GSM telephony authenticates the hardware via the serial number of the phone (IMEI), which has been made "hard" to change. The subscriber is authenticated via the chip-and-pin of the SIM card (IMSI).

There is little economic incentive for criminals to crack GSM SIM cards. (For CDMA phones where there is no removable subscriber card the situation is different and phone id. cloning is a popular criminal activity.)

The weakness of IMEI protection is that the phone makers have tended to secure other settings using the same technology. (Things like network locking and the nobbling of features.) In a number of countries it is legal for a third party to change these for the legitimate owner of a handset. Since the same technology secures the IMEI, once the protection can be circumvented for legal reasons, the IMEI is accessible too. Worse yet, not all countries have made it illegal to change serial numbers.

In practice the IMEI can readily be changed in seconds by criminals with little technical knowledge, using a PC with the right connector for the phone and suitable software that can be obtained via the Internet. The reprogrammed phone is back on the street with its new serial number in minutes, often before the original serial number has been blacklisted.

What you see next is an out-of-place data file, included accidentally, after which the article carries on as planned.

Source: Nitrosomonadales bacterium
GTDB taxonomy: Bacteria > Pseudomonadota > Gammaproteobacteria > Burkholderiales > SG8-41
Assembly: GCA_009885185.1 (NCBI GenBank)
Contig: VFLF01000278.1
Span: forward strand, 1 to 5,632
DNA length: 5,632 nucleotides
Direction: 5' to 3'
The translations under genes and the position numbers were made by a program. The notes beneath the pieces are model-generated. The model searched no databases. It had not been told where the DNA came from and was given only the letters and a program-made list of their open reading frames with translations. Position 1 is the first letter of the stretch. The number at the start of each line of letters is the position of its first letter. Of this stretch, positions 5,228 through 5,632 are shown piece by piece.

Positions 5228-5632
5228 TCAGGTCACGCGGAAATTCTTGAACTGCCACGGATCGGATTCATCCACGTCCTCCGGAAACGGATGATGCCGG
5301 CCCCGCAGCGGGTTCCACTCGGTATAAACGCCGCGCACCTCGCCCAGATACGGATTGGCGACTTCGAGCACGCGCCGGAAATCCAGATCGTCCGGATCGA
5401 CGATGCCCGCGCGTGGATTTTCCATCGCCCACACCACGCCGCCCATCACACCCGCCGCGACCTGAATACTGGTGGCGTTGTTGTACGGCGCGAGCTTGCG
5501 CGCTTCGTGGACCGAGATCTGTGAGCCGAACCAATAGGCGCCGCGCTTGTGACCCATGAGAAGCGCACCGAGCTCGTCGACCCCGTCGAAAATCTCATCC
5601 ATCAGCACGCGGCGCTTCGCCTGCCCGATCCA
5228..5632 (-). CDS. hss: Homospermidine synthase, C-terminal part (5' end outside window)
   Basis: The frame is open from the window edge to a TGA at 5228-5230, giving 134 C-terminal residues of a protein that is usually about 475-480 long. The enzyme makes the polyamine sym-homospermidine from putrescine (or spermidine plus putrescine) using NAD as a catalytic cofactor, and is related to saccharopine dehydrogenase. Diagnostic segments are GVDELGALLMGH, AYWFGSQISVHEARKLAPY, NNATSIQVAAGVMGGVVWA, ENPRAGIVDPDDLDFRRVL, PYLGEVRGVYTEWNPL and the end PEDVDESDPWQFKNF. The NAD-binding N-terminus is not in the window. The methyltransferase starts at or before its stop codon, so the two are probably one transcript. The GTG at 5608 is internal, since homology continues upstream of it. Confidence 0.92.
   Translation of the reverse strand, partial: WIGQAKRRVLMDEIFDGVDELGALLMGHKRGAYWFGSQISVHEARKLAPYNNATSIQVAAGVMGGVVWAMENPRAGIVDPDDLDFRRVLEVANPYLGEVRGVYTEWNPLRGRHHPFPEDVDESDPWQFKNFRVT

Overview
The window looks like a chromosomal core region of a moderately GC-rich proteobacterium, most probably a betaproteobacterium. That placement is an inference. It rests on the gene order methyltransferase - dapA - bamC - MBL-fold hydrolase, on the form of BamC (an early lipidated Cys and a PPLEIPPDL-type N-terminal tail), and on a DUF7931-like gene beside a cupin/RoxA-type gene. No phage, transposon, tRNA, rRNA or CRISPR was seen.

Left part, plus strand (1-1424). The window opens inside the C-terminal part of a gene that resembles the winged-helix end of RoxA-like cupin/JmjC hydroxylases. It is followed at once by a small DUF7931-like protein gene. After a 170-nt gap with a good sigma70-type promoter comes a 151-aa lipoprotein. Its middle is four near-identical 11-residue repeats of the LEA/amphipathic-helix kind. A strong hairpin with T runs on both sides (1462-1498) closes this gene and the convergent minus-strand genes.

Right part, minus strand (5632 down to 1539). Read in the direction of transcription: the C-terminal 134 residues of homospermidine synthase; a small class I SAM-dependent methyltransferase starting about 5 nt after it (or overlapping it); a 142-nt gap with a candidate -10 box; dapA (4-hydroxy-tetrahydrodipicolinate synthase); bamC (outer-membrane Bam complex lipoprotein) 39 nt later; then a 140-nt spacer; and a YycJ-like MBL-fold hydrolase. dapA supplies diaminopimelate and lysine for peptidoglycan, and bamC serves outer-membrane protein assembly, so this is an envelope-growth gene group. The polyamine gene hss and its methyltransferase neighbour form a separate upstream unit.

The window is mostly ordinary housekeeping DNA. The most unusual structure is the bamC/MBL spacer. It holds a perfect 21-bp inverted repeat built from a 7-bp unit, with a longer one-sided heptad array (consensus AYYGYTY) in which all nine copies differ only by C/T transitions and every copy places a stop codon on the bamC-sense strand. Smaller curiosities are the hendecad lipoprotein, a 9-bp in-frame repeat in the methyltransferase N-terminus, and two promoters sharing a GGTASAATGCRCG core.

How would the proposals change any of this?

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Blue Sky squeezes GPS onto a SIM

Andrew J. Winks

No metal chassis

The last mobile phone with a metal chassis was dropped from high altitude to destroy a gun emplacement during the second Gulf war.

Modern phones simply do not usually have a metal chassis, the absence of which contributes to their light weight.

If you remove the battery from your phone you will typically discover that it has four electrical connectors, not the two that one would expect. The extra two are used for battery management.

From this we can conclude that mobile phone batteries contain WIRES, which if one is terribly smart and does not upset the circuitry, can be used as an antenna. This is similar to the technique for using headphone connecting leads as an aerial in small radios.

Risto Savolainen is doubtless biting his tongue, at least gently.

That's my guess.